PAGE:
Growth of wealth in Asia spurs vehicles

PUBLISHED : Tuesday, 23 October, 2007, 12:00am
UPDATED : Tuesday, 23 October, 2007, 12:00am

More funds are being set up to ensure financial and property assets are passed on to the next generation.

Private trusts have existed for hundreds of years and were traditionally used by the wealthy as a way of protecting shares, money, managed funds or property. But private trusts are no longer solely for the extremely wealthy.

The surge in property prices in recent years has seen many people accumulate assets valued at more than US$1 million, the magic number considered by many financial experts as the threshold where individuals can benefit by establishing a trust.

While there are many varieties of trust, they all share the same ultimate aim, to ensure that assets such as land, money, shares and even antiques (collectively known as the 'trust property') are passed on to the 'beneficiaries' in a way that the 'settler' would want.

There are four key elements to a trust, the person who sets it up and puts his or her money or assets into it, known as the settler; those who hold it (trustees); the beneficiaries; and the trust itself.

Luke Peng, chief executive of SG Trust (Asia), said the growth of wealth in Asia and the globalisation of perspectives had led to more individuals setting up trusts.

'We see owners of listed companies parking their shares in trust funds and getting those shares professionally managed. As they become better or more broadly educated, there is also a gradual change in the mindsets of families with a tendency to put succession plans in place at an earlier stage,' Mr Peng said.

This is being driven by the places individuals work or study at and the lifestyle changes this brings.

Mr Peng said SG had developed a 'FIT' approach to help clients set up an appropriate trust structure. The FIT concept focuses on client's objectives, circumstances and requirements; and 'integrates' the products and services of the SG Group (including external professional advisers) to achieve a 'total' solution for the client.

Mr Peng said in the unfortunate situation an individual was no longer able to handle his or her own affairs, a trust could ensure that there would be someone who was experienced and objective to 'mind the store'.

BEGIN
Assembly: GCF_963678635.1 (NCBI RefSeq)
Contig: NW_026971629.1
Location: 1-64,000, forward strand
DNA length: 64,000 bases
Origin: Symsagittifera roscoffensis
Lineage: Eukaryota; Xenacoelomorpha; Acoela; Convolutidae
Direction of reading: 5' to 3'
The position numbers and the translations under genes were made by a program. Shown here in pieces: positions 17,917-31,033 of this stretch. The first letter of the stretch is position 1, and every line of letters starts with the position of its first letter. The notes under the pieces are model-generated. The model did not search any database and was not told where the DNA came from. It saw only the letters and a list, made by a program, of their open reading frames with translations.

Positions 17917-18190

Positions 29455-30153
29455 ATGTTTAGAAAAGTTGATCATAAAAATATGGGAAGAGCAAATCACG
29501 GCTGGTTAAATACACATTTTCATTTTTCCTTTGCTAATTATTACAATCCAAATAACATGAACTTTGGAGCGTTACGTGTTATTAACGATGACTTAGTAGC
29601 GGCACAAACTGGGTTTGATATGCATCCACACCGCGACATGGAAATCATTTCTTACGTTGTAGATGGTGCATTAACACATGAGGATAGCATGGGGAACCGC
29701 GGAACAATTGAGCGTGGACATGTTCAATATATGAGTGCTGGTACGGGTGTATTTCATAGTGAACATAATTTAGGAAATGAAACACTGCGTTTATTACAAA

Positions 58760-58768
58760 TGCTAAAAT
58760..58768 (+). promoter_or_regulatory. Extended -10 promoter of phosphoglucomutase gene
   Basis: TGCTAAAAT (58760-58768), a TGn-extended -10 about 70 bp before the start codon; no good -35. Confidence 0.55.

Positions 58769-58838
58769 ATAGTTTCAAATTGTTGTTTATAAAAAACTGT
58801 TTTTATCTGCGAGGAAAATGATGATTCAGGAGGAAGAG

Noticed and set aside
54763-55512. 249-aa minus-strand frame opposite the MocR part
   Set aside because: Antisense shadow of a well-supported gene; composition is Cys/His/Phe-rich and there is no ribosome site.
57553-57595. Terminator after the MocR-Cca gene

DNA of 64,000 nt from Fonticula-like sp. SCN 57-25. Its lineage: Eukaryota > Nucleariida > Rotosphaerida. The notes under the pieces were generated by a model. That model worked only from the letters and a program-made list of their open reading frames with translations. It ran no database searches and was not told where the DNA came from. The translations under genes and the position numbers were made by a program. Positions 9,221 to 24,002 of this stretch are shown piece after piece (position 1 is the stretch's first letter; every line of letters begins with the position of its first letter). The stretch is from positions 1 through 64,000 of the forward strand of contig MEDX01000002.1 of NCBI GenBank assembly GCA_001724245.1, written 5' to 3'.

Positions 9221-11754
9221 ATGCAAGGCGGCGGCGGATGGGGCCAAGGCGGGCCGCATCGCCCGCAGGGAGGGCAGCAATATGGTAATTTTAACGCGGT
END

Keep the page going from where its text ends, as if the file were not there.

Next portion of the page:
'If there is a serious illness or disability, a trust ensures that a plan is in place to take care of your needs and those of your loved ones.'

SG has 10 trust specialists based in Singapore covering the Asia-Pacific region. In addition, the firm has a network of trust companies based in London, the Bahamas, Jersey, Guernsey and Gibraltar, providing a range of services, including trust and financial engineering, company formation and administration, custodian and escrow, and wills and estate management.

Kevin Coppard, general manager of The Fry Group Hong Kong office, said when creating a trust, people had to be clear in their minds under what circumstances and for what duration a trust would need to function.

Mr Coppard said there were two problems with a trust extending through a number of generations.

Many jurisdictions have rules limiting the lifetime of a trust other than a trust for charity. Depending on the jurisdiction the maximum length may be the lifetime of beneficiaries of the trust or 80 years.

'More to the point however, is that the wider your family tree grows as your descendants add to the family, the harder it will be to match the interests of the various beneficiaries. For instance, somebody wishing to preserve a family home might well feel that his two children could get along well and share its use appropriately.

'However, if both they and their children each produce two offspring, you then have eight beneficiaries to contend with. If some of those choose not to have children they can see a good deal of the inheritance passing outside of their control for the benefit of the children of individuals they may not even know that well. The scope for ill feeling is obvious,' he said.

He said great care must be taken regarding the structure of a trust. A transfer of a property to a British trust company structure was now likely to lead to a stamp duty land tax charge and, if the individual was living in the property and became a British resident, also an income tax charge as if the property was being supplied by an employer.

'Properties owned by companies in Spain are subject to different tax rates compared with properties owned by individuals and you would need to be certain that the local law would not take into account the existence of such a structure and expect the rest of the estate to be adjusted to meet the traditional overall requirements, as can be the case in France,' Mr Coppard said.




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